Clear, comprehensive and thorough, although as I have suggested, more worried about the existentialist issue than necessary: Kaufmann's description of Nietzsche as an existentialist need not be taken as the reductive claim that he is nothing but an existentialist. Highly critical of Kaufmann, who maintained that the Will to Power doctrine sublimated the Apollo- Dionysus tension, whereas Sokel maintains "The Will to Power is the mature Nietzsche's version of the Apollonian drive of visionary projection and creation" p.
This issue is at best contentious, and Sokel's accusation that "Kaufmann has given us an antiseptic image of [Nietzsche] which cannot remain credible for long" is based on an inadequate reading of Kaufmann's works, as well as perhaps, like Bergmann, not a little professional ressentiment towards the extremely successful Princeton professor.
This is biographical-intellectual entanglement at its worst: mere ad hominum argumentation. In his attack on a straw Kaufmann, Sokal makes it obvious that he has not read page of volume two of Discovering the Mind , when he says "According to Kaufmann, power for Nietzsche is nothing other than what Freud was to call sublimation" p. Orth, M.
A careful review of Nietzsche's "cold case," ruling out syphilis and arguing contra Schain that schizophrenia is not indicated, but rather a cause not specified beyond "Frontotemporal Dementia.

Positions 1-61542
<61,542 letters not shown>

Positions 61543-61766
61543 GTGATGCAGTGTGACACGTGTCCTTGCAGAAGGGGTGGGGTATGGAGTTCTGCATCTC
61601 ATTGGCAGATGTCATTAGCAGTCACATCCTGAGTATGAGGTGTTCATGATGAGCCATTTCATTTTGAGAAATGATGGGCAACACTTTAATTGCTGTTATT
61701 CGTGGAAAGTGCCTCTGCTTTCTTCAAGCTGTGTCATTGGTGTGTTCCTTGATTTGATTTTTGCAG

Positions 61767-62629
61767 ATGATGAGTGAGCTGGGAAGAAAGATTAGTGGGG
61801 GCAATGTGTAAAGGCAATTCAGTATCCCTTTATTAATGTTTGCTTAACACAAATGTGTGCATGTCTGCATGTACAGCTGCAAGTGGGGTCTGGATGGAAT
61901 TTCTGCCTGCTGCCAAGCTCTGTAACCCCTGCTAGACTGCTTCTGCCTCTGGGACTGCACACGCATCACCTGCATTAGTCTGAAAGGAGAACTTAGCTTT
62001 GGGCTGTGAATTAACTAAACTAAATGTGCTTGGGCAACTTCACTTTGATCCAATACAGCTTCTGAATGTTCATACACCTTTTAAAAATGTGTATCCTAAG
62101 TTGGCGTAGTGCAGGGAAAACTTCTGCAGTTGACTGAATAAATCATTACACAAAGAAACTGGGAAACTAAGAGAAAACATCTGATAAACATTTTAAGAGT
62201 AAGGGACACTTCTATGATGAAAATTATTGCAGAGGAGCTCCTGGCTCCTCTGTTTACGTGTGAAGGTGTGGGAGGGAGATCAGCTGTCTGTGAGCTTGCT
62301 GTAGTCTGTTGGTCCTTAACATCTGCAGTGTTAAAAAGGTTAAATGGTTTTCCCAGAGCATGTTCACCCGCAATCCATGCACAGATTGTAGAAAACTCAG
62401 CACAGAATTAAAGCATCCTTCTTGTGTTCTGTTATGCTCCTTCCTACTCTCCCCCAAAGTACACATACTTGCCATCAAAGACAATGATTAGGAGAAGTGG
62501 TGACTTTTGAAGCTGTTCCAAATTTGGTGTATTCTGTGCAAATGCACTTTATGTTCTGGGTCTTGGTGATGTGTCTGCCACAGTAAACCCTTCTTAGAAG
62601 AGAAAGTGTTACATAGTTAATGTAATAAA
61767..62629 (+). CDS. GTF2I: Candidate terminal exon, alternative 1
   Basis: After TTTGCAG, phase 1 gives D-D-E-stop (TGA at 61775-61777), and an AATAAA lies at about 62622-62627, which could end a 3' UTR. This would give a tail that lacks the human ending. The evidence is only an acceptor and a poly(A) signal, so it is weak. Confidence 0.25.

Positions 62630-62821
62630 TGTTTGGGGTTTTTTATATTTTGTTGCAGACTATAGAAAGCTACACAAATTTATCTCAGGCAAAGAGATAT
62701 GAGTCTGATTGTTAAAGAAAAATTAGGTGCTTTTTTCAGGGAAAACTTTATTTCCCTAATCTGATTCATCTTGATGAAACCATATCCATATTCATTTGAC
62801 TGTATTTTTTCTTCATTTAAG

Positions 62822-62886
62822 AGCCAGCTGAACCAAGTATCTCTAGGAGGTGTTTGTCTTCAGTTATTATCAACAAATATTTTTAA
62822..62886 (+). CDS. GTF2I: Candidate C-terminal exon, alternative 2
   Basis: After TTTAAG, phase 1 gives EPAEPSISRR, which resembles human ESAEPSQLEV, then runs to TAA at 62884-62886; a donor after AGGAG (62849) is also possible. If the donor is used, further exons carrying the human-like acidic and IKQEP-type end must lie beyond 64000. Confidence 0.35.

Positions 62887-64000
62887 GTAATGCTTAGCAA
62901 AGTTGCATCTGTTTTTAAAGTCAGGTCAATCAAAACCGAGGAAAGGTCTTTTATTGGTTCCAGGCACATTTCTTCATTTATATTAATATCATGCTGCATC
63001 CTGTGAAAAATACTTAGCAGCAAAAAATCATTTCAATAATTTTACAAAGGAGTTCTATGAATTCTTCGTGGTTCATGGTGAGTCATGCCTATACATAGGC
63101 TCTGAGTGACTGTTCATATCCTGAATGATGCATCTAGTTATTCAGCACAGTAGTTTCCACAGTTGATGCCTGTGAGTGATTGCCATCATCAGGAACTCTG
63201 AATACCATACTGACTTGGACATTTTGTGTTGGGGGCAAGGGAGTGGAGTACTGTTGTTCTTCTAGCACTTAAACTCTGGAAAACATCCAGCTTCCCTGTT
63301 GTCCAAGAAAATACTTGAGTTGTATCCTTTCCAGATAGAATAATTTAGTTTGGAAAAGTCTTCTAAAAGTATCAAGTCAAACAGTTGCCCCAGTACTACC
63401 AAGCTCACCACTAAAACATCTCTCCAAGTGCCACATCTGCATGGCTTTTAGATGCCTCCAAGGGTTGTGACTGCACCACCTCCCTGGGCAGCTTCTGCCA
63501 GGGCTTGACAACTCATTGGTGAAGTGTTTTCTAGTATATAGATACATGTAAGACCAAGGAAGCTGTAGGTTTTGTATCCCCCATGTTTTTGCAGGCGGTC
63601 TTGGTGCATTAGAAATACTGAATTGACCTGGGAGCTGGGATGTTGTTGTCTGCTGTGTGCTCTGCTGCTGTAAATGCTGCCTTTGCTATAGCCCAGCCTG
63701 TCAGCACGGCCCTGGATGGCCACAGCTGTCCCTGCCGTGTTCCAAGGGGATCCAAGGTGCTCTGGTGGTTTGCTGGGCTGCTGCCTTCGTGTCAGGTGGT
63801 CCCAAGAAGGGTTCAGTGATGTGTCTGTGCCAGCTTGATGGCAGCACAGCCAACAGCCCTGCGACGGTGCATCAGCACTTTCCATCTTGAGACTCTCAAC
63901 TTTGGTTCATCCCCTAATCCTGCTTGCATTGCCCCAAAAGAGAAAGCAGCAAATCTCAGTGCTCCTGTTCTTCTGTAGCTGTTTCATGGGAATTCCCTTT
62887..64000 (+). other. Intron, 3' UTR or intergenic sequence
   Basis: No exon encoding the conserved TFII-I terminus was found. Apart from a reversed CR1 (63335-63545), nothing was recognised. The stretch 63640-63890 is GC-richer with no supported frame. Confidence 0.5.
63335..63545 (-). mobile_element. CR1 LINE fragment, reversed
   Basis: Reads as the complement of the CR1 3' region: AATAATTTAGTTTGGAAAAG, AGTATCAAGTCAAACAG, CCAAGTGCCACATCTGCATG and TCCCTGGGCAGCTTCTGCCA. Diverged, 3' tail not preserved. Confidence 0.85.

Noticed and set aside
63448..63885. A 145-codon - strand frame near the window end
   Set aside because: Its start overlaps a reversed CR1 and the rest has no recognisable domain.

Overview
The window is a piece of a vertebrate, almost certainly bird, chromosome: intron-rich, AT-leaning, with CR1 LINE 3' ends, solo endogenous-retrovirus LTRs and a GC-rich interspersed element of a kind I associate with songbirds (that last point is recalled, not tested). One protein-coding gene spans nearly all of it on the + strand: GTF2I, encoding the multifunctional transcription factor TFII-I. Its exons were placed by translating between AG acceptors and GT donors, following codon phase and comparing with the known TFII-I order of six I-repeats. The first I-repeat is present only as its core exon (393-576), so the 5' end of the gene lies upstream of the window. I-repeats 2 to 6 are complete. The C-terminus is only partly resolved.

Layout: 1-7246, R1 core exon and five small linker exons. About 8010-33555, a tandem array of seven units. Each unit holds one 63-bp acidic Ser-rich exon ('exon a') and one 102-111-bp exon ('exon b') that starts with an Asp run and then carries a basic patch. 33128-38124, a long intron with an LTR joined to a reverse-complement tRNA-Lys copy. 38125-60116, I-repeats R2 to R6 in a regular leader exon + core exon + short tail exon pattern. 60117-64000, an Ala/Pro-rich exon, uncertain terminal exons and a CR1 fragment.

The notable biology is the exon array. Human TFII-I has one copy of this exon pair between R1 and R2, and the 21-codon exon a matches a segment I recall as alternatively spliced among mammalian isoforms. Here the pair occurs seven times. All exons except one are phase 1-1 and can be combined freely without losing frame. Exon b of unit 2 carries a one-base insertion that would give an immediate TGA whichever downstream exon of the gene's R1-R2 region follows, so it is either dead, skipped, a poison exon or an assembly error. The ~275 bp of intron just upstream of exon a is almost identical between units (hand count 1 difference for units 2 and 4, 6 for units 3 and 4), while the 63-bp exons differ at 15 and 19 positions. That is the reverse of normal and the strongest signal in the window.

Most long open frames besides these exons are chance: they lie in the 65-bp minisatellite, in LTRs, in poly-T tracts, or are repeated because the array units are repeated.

Like all good research, it has spawned much disgreement concerning the meningioma hypothesis, but no rebuttal concerning the basic disproval of syphilis. Does not cite Schain, which is either innocent ignorance, or nefarious scholarship. Schain, R. Medically sophisticated, but philosophically ignorant.
As yet untranslated into English. Comprehensive collection of the relevant documents concerning the history of the debates over Nietzsche's illness. It is Volz's opinion that the true cause of Nietzsche's dementia shall never be known with certainty.
It is also worth noting that Ernst Bertram's book of has now been translated into English by Robert E. Show related SlideShares at end. WordPress Shortcode. Didembadeg Follow. Published in: Full Name Comment goes here. Are you sure you want to Yes No. Be the first to like this. No Downloads. Views Total views. Actions Shares.
Embeds 0 No embeds. No notes for slide. Book details Author: Friedrich Nietzsche Pages: Penguin Classics Language: English ISBN Description this book The works of Friedrich Nietzsche have fascinated readers around the world ever since the publication of his first book more than a hundred years ago.